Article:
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Ethics Oriented Article Review

In: Business and Management

Submitted By FisherFam2010
Words 775
Pages 4
Ethics Oriented Article Review
UoP Student
RES/351
April 16, 2012
Dr. UoP Professor

Ethics Oriented Article Review
The following is a summary of unethical business research conduct by Citigroup Inc. and subsequently resulting in trial proceedings for the unethical conduct. The summary will reveal the specific unethical behavior and who were the injured parties in this misconduct. Additionally, insight into how the unethical behavior affected the organization, the individuals, and society. Finally, evidence will be show how this unethical behavior could have been avoided or at a minimum resolved early in the research process.
What unethical research behavior was involved?
In 2002, Citigroup Inc. was accused of misleading investors. This misconduct was accomplished by the organizations’ research divisions with pressure from the investment sections within the company. The research analysts used biased research to promote the sale of stock that research had shown was not a good investment. The analysts misrepresented the legitimate research because of concern over from backlash from the organizations’ investment bankers. Additionally, the internal pressure from the investment sections to accomplish this misrepresentation was met the reward of bonuses and stock options for the research analysts. The end game in this misrepresentation was to ensure Citigroup, Inc. would have a better bottom line.
Numerous examples illustrate the organizations viewpoint of increased profits were more important than a commitment to fair and accurate reports and recommendations by analysts (Di Lorenzo, 2006). The following communication demonstrates the openness of the misconduct among Citigroup and their associates. According to Di Lorenzo (2006) “At Salomon Smith Barney, analyst Grubman reiterated a stock buy recommendation in February 2001 on Focal, an investment banking client, and a target price of $30 (twice the stock price)” (p. 780, 781). Additionally, according to Di Lorenzo (2006) “In April 2001, Grubman stated privately the need to downgrade Focal stock, but nevertheless once again advised investors to buy Focal” (p. 780, 781). Citigroup Inc. was the parent of Salomon Smith Barney at the time of the unethical misconduct. The reality is some stocks went from $80 to $2 a share; however, the research analysts were still pushing the stock.
Who were the injured parties?
The injured parties were the investors who initially bought the stock based on their firm’s research and subsequent recommendations. The investors continued to buy the stock even although the prices were going down based on the biased research reports. This practice of misrepresentation oftentimes for went on for months until the stock were worth virtually nothing. Additional injured parties include the company’s whose stock was sold because of the biased research. The company was experiencing a false sense of success because of the sale of stock to investors.
How has the unethical behavior affected the organization, the individual, and society?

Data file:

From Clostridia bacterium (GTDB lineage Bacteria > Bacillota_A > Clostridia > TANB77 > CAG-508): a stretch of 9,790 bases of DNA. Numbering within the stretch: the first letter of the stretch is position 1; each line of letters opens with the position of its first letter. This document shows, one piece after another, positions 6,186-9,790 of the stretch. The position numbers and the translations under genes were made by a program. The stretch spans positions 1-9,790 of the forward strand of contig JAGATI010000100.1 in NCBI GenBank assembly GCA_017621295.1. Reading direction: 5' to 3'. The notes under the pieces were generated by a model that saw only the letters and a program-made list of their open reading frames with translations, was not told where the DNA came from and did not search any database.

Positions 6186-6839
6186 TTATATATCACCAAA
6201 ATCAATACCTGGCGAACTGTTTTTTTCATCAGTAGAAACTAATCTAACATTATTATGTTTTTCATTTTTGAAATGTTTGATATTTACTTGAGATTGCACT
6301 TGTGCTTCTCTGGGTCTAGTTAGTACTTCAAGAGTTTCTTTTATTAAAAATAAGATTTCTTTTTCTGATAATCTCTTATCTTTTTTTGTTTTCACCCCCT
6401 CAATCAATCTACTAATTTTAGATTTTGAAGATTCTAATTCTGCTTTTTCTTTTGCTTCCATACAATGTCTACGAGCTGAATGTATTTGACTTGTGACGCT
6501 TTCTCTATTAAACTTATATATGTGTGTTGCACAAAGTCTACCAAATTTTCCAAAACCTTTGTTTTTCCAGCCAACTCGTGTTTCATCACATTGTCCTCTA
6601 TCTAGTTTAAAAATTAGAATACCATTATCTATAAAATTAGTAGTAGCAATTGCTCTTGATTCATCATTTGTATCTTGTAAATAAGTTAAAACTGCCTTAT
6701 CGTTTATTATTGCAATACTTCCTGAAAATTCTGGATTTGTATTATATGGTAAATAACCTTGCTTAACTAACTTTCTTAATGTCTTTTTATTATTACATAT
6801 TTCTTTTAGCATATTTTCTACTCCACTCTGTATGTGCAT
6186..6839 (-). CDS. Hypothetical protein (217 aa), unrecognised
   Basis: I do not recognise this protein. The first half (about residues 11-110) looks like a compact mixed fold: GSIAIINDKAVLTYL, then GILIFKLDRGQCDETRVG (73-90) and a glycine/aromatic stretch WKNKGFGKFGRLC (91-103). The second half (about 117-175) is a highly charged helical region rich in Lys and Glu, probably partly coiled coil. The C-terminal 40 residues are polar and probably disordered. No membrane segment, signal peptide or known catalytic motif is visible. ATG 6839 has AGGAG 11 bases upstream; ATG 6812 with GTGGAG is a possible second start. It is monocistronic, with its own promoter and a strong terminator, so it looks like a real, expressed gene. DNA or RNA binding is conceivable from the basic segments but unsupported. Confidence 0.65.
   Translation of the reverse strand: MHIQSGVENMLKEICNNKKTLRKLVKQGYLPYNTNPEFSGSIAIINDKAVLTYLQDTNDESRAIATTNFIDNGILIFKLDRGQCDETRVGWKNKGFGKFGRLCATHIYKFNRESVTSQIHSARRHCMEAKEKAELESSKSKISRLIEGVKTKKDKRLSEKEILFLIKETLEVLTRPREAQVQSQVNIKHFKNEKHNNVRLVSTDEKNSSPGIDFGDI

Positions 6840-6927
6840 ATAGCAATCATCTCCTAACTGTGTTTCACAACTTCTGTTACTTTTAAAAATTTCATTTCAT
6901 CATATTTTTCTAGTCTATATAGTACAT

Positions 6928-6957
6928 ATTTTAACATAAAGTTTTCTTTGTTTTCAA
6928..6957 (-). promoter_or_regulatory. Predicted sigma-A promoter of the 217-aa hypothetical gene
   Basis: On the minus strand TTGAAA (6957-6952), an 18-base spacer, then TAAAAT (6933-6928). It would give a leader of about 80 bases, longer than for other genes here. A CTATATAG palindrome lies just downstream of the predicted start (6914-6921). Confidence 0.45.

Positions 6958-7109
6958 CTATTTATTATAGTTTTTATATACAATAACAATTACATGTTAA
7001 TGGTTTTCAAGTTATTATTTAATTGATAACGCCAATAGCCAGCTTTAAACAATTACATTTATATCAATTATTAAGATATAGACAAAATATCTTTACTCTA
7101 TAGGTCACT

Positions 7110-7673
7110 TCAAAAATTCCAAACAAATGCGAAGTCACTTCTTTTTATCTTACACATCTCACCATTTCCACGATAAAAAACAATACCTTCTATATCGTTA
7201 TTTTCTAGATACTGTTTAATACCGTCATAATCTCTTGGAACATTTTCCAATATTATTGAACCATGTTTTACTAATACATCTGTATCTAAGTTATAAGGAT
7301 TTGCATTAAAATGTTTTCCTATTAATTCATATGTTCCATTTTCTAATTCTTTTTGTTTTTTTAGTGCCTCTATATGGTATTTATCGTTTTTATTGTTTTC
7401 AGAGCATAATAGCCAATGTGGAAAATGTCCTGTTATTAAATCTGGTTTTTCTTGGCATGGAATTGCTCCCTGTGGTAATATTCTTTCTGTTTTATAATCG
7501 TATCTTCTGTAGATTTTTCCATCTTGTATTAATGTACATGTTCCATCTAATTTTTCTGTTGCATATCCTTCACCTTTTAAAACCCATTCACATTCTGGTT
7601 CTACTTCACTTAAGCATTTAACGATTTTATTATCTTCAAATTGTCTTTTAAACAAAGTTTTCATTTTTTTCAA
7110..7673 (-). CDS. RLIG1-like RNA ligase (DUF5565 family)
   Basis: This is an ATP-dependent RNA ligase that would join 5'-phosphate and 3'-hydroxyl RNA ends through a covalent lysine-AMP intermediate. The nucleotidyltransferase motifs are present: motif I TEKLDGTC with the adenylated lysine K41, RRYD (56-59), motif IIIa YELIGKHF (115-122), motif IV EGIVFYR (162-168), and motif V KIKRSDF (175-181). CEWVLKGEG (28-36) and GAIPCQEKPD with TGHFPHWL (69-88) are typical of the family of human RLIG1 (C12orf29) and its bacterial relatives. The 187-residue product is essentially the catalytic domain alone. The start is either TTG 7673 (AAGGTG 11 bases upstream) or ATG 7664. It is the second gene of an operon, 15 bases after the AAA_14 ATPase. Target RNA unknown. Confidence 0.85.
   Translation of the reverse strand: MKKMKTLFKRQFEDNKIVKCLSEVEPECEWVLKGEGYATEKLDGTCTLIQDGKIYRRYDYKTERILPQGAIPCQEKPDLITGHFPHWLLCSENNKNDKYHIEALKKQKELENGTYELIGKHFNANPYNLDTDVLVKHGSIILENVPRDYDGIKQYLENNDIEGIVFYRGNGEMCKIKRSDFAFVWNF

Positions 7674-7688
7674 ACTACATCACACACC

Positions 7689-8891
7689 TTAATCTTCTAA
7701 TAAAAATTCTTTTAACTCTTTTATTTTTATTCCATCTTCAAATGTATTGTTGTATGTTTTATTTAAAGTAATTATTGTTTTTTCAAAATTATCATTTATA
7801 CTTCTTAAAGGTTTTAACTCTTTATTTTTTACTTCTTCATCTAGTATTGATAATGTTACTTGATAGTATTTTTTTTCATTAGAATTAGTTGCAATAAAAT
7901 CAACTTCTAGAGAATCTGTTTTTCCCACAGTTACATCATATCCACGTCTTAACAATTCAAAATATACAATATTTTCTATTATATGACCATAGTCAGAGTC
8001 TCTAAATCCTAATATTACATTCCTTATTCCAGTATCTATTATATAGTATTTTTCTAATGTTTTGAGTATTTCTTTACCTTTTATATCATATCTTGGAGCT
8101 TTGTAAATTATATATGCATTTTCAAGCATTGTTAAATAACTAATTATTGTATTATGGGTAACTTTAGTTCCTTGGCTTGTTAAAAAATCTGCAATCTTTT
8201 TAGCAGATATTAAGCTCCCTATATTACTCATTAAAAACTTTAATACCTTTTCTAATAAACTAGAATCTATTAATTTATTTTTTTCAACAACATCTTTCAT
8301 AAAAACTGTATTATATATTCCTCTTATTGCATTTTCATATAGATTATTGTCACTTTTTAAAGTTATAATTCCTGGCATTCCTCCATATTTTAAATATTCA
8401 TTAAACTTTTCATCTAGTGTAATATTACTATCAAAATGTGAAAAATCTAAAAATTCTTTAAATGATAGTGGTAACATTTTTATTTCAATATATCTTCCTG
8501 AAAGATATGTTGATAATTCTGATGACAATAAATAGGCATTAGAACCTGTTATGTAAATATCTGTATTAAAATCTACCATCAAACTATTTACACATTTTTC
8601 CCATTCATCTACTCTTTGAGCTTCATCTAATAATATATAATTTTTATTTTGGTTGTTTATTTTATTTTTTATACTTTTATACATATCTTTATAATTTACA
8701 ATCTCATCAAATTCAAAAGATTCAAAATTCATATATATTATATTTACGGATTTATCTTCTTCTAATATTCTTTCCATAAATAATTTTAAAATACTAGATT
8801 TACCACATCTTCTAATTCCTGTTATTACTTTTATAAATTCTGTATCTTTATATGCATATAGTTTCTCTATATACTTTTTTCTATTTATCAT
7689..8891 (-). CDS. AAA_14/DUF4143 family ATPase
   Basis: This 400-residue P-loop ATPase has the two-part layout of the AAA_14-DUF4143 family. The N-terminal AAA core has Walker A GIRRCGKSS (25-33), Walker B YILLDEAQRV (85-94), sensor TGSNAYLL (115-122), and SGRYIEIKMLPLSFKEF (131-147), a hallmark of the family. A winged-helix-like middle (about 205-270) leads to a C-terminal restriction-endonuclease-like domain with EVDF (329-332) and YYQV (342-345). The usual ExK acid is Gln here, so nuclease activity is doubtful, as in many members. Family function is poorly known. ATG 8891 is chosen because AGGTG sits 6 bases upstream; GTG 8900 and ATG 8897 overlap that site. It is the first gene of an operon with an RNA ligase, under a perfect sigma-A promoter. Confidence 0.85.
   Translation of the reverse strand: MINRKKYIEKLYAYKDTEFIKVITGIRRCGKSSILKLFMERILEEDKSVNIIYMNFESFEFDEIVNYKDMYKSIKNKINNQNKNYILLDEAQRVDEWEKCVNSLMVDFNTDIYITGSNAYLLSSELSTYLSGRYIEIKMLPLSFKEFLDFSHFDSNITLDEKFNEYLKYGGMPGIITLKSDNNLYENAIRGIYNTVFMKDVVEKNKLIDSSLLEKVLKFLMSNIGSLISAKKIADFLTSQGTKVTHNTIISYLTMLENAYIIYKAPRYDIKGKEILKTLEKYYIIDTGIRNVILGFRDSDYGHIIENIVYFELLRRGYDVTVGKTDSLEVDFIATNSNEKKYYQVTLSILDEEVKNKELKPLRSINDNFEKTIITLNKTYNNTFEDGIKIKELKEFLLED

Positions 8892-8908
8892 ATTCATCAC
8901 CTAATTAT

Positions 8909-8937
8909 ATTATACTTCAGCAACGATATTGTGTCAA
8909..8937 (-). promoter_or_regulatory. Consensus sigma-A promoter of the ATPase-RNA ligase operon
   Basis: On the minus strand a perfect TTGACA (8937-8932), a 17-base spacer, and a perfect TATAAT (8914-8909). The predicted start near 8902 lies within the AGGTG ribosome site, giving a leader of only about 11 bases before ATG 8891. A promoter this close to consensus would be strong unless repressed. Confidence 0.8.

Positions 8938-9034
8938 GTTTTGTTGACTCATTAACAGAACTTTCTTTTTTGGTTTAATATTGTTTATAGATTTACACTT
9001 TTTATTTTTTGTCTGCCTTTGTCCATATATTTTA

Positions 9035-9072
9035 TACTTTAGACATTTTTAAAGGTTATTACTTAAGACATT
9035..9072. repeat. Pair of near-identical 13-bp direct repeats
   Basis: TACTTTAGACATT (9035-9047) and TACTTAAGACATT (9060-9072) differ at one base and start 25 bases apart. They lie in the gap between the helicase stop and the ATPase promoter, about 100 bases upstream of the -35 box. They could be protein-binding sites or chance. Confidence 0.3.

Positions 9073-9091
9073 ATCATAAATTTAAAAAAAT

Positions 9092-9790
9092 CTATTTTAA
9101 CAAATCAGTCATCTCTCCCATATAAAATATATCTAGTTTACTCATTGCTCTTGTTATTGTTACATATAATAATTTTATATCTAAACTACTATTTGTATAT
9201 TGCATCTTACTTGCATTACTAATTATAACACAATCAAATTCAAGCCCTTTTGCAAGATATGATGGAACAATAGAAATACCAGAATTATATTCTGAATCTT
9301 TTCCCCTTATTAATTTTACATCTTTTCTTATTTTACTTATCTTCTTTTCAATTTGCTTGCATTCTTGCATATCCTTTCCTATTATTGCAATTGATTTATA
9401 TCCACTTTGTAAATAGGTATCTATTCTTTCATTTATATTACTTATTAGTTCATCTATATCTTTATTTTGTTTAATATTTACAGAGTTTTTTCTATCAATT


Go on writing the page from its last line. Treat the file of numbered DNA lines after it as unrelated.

As an organization the company was affected greatly, specifically as part of the settlement Citigroup had to pay a fine of $400 million (Di Lorenzo, 2006). Additionally, the firm had to overhaul their businesses as a result of the misconduct by separating investment banking from research analyst to mitigate the sphere of influence. The unethical behavior also had a direct effect on individuals and society because of the misconduct by researchers. Many individuals and organizations experienced extreme financial losses because of the biased research analyst reports. Additionally, this had potential to erode the trust in Wall Street and the stock market, not just for the injured parties but also for the public at large.

How the unethical behavior could be avoided or resolved?
A simple solution for Citigroup in avoiding the unethical behavior would have been to align the investment and research departments as two separate divisions with no influence upon each other. Another inherent problem was researchers were getting bonuses and stock options contingent upon the amount of money they earned the company. This monetary incentive was a pressure to researchers to bias the research materials to bring up the bottom line and corrupted the business research.
In conclusion, Citigroup’s unethical business research conduct was shown to have a large sphere of impact. Ranging from those directly involved in the behavior to those who sustained huge financial losses as a byproduct of the misrepresentation of the research. The ramifications of the misconduct were also internal to the organization, the individuals within the organization and society’s vision of what Citigroup represents. Additionally, the summary shows how the organization could have either avoided, or at even resolved these transgressions through the proper application of sound business research methods and practices.

Reference
Di Lorenzo, Vincent. (2006). Does the Law Encourage Unethical Conduct in the Securities Industry? Fordham Journal of Corporate & Financial Law, 11(4), 765-805.

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